My first suggestion to make a great shot is to start with a good image and then add extra degrees of nuance to help it transcend the “good photo” status. The second suggestion, covered in another article, is to use post processing to create a stylistically different image that reflects your own personal vision and stands out in today’s overcrowded marketplace.
In this image, I captured a beautiful sunset. This is a “good” picture. It has pretty colors, pleasing mood, sharp detail, and good composition. The horizon is a little off, and it was purposefully underexposed in order to highlight the sky and create silhouettes. Good, but not great. Our goal is to add a little more zing and nuance while retaining the overall feel and natural quality to the photo.
One of the reasons I chose this particular composition is the beautiful wildflowers in the foreground. My eyes could take in more dynamic range than my camera’s sensor. So, planning for this, I bracketed a few exposures. I carefully aligned the images and used a mask for the brighter exposure. For masking and selections help, watch the videos Jimmy made to illustrate the process.
In this case, I don’t want the sky to be affected by the brighter image/layer. I used a reverse layer mask, or one that appears solid black. For this, I held Alt/Option while I clicked on the create mask button at the bottom of the layers panel in Photoshop. Next, using the brush tool [B] set at low opacity with pure white color, I carefully painted in what I wanted to show; in this case the foreground. I don’t want it to look unnatural, so I painted in just enough to hint at the details. I added a touch of the play of light on the tall grasses, a bit of the purple of the wildflowers, and a hint of the tall rushes underneath the silhouetted trees on the peninsula. All of this presents a secondary destination for one’s eyes after taking in the primary subject of the image: the sky and silhouettes. It adds a bit more depth to the image.
Next, while the colors in the image are beautiful, they are a little muted because of the underexposure. My goal was to restore the fiery color that my eyes saw at capture. I moved into Exposure. One nice thing about Exposure 5 is the thumbnail previews on the left. You can see what each preset will look like when applied to your shot. It’s easy to find a “look” that aligns with what you have in mind.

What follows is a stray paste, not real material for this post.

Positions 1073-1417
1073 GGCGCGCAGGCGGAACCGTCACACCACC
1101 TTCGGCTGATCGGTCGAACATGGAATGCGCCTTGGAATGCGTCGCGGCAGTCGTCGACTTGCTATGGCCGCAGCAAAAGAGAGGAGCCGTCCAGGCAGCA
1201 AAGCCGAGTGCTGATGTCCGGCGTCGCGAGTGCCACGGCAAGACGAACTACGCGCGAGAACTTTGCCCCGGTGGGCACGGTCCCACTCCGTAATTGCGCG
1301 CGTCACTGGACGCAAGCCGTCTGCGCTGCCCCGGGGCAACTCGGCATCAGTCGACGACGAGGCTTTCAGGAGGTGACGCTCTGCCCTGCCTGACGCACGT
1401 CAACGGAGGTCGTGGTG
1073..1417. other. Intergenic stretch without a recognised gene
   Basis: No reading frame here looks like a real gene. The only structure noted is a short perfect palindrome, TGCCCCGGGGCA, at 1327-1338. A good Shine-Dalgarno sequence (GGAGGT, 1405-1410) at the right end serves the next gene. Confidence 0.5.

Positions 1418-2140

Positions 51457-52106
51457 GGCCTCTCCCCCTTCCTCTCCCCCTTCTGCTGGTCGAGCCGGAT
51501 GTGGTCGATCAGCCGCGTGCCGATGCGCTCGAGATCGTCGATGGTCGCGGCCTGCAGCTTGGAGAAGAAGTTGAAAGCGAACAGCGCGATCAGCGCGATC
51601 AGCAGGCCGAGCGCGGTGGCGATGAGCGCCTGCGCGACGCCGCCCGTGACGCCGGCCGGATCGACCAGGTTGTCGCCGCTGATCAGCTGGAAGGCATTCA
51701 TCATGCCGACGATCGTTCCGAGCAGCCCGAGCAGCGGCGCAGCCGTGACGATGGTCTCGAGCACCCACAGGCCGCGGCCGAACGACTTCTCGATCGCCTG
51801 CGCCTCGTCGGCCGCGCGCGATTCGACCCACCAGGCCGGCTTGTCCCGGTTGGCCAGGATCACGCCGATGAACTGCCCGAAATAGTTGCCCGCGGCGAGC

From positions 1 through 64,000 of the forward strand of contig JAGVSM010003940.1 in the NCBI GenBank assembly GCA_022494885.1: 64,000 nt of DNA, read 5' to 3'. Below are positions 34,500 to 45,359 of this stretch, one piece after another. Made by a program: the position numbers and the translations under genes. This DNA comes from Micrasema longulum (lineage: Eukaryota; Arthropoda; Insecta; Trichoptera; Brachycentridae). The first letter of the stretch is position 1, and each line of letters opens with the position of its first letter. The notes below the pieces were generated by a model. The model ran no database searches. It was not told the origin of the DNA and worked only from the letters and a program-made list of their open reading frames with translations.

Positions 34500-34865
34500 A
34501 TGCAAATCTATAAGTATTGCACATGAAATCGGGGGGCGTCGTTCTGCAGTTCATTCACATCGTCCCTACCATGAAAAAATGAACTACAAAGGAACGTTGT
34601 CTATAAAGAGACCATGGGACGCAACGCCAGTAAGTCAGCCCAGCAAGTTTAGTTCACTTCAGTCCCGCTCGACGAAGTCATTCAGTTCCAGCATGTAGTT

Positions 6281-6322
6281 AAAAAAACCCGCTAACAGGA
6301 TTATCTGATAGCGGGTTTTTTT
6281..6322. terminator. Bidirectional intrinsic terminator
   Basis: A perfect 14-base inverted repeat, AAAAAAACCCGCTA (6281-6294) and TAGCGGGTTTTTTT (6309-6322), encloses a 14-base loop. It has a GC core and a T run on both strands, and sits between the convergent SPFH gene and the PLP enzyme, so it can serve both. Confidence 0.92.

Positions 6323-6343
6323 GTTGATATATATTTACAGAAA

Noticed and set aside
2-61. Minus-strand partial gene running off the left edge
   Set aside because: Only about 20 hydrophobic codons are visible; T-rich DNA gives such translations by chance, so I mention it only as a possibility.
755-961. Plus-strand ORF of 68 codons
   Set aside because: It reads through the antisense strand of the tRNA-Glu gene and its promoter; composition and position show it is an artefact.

Sometimes what looks good in a thumbnail is less appealing in the full preview window, but don’t worry, the effect is not rendered until you click “Apply.” It may be that the effect does everything you want, but there is a wide range of ways to tweak the preset for a custom application. I typically will make tweaks to the saturation. I may also make slight changes to the tone curve, sharpness, and sometimes add a bit of glow through the IR panel.
For this image, I chose a preset from the “Color Films – Slide” group. Slide film presets often feature deep, contrasty color that works well with this type of image. I was drawn to a Kodak Ektachrome preset because it enhanced the blues in a very pleasing way. I dialed down the overall intensity a bit, tweaked the saturation where I wanted, and added a hint of sharpness. Nice!
Back in Lightroom, I straightened the horizon and added metadata. Now I have a finished image that has gone from good to great. The foreground is not lost now; the color of the lone wildflower mirrors the color in the beautiful sky. I retained the silhouettes and added a little more visual interest. Most importantly, it reflects my creative vision, capturing what I saw when I was shooting. There is more visual punch, too, which helps the image stand out.
These adjustments just might make the difference between an also-ran and a sale. Exposure is a great tool for making your images go from good to great. Up next, we will see how to create a unique image through more dramatic use of presets in Exposure and set your work apart even further.